30
Mar
2021

Putting Food on a Pedal Stool

Good Morning!

No, the title isn’t a mistake. It’s an IT Crowd reference, and if you don’t get it, well… I’m not sure if we can be friends any more but if you watch this maybe I’ll reconsider. Anyway… to the point of my post.

My wife has a commitment on Monday nights which means she gets home and has a late dinner on her own. She walked in last night, said ‘I’m hungry’, looked in the freezer, pulled out a tub of leftovers and immediately said ‘that’ll do’, before proceeding to microwave it and eat. My reaction, internally, was to realise how very far away I still am from being recovered because I still can’t imagine myself doing that.

When I need to decide what to eat, my brain is just a maelstrom of thoughts and feelings.

  • How hungry am I right now – do I need something with volume to feel satisfied?
  • How much protein have I eaten today?
  • How much fat have I eaten today?
  • How many carbs have I eaten today?
  • How much ‘junk’ have I eaten today?
  • How much fruit have I eaten today?
  • What have my activity levels been like, and what will they be after this meal – how many carbs should I have?
  • How much of x is left, and when will we be buying more?
  • How much x have I already eaten today? (I try not to eat the same carb source more than once a day, or the same type of meat at lunch and dinner, etc etc)
  • What needs to be used? What is the use by date of x?
  • What do I feel like? What have I been craving?

I can easily stand in front of the pantry/fridge for some minutes if I let myself. And heck, sometimes I can make a decision and then rethink it again too. I am getting better at blocking out a lot of the unnecessary ones from the list above and trying to let the last one be the overriding factor, but it’s honestly sometimes hard to know what I ‘feel’ like.

Why is this so, and how do I get better at this?

One reason I think it’s so is because back when I was at my sickest, life was so utterly devoid of any meaning or happiness that meal times were the highlight of my day – the thought of food became so all consuming that it felt like almost my only source of pleasure – hence the title. And honestly – although I’m bigger, stronger, and far less hung up on eating perfectly and being slim these days, I still really struggle to have fun with anything except lifting weights and preparing/eating food. Spontaneous laughter just doesn’t happen all that often, work is pretty unfulfilling, and I don’t have a lot of other hobbies (although I am working on it), so yeah… life still often feels like a bit of a slog, and meals do still have a bit of a special place in my mind. When I’m on my own I enjoy shutting out the world and watching videos while eating, and with breakfast and dinner at home I really like the chance to sit and converse with the family because we just don’t get enough opportunities to do that especially during the week – between work and school and extra curricular activities, we really don’t get to spend as much quality time together as I’d like.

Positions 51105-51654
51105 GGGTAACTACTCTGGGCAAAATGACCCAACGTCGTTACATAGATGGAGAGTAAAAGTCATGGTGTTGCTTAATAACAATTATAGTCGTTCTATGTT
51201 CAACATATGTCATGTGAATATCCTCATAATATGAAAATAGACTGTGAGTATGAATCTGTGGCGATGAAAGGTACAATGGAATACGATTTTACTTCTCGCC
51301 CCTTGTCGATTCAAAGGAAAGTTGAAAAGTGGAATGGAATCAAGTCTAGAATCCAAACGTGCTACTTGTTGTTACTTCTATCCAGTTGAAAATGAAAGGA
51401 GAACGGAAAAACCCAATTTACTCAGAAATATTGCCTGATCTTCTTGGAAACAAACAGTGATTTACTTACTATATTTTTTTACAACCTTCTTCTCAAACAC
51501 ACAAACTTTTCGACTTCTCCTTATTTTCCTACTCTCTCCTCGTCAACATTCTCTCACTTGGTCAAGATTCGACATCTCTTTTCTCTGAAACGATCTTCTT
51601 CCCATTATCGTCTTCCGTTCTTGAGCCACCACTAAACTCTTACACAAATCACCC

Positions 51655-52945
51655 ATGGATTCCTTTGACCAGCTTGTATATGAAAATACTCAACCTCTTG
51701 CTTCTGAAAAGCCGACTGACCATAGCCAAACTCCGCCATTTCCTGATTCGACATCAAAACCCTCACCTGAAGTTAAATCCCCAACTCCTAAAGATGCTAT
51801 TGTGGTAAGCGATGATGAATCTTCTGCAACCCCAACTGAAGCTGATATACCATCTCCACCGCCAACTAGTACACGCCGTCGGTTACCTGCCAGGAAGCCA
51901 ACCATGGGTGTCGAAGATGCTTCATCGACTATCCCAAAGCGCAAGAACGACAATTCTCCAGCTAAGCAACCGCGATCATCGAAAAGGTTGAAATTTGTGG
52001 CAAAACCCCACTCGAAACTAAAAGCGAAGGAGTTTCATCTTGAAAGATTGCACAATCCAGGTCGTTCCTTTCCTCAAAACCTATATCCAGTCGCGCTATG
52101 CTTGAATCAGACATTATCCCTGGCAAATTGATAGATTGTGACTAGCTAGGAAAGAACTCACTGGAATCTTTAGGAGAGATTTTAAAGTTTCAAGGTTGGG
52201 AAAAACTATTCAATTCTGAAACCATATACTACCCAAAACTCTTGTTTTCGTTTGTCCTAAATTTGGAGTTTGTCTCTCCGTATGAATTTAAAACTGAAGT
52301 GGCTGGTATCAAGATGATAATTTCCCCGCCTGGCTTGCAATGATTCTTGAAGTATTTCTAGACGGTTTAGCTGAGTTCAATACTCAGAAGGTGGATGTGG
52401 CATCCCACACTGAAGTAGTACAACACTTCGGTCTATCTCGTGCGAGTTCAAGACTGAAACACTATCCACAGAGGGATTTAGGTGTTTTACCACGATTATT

The other issue is practice. I pack my lunches for work in advance, and most of our evening meals are decided in advance too. Breakfast is a dilemma pretty regularly, but it’s not the worst because I really only have 3-4 options I regularly eat so I’m not spoiled for choice; also I typically walk the dog before breakfast so that gives me a long time to think about it! Dinner times are where it’s most difficult – I typically have 1 or 2 nights a week where it’s entirely up to me, and now that I let myself eat most things, I feel overwhelmed by choice. A lot of the time that means I end up going back to ‘safe’ options.

Writing this is really just a reminder to myself that it’s something I need to keep working on. Next week we are heading interstate for a few days – we’re staying in a self contained apartment, so we can buy normal groceries, but no doubt we’ll also eat out a lot. This should be a really good opportunity to broaden my horizons a little bit and get less neurotic. Food doesn’t have to be perfect.

As a footnote – our six year old is a really fussy eater. The other day after a particularly difficult dinner trying to get her to at least taste some pumpkin from her plate, I tried to explain to her that not every meal is going to be something she loves – and sometimes you just have to eat what’s put in front of you even if you don’t particularly like it, because you are hungry and need food or because it’d be rude to refuse a meal someone has prepared, etc etc. And as I was saying it, I was thinking how gosh darn hypocritical I felt. I still try to make every meal something that I’ll really enjoy, because even now I still regularly feel like I need to restrain myself from eating everything I want to eat, otherwise I’ll blow up like a balloon. It’s nowhere near as bad as it used to be, but I am so desperately tired of that nagging feeling in the back of my mind.

Hope this helps someone.

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3 Responses

  1. Jo says:

    Hi,
    its really scary how this resembles my situtaion, thoughts about food, even age of the kids and the discussions during lunch..:)
    Glad to read that you are ok.

    • Ben says:

      Yep. You are definitely not alone, even though it probably feels like it sometimes.

      The good news is, it can and does get easier. I hope you are doing well – it’s been a long time!

      • Jo says:

        Yes, there is good and bad times… I still try to make the overall gradient positive… reading your blog definitely helps;)

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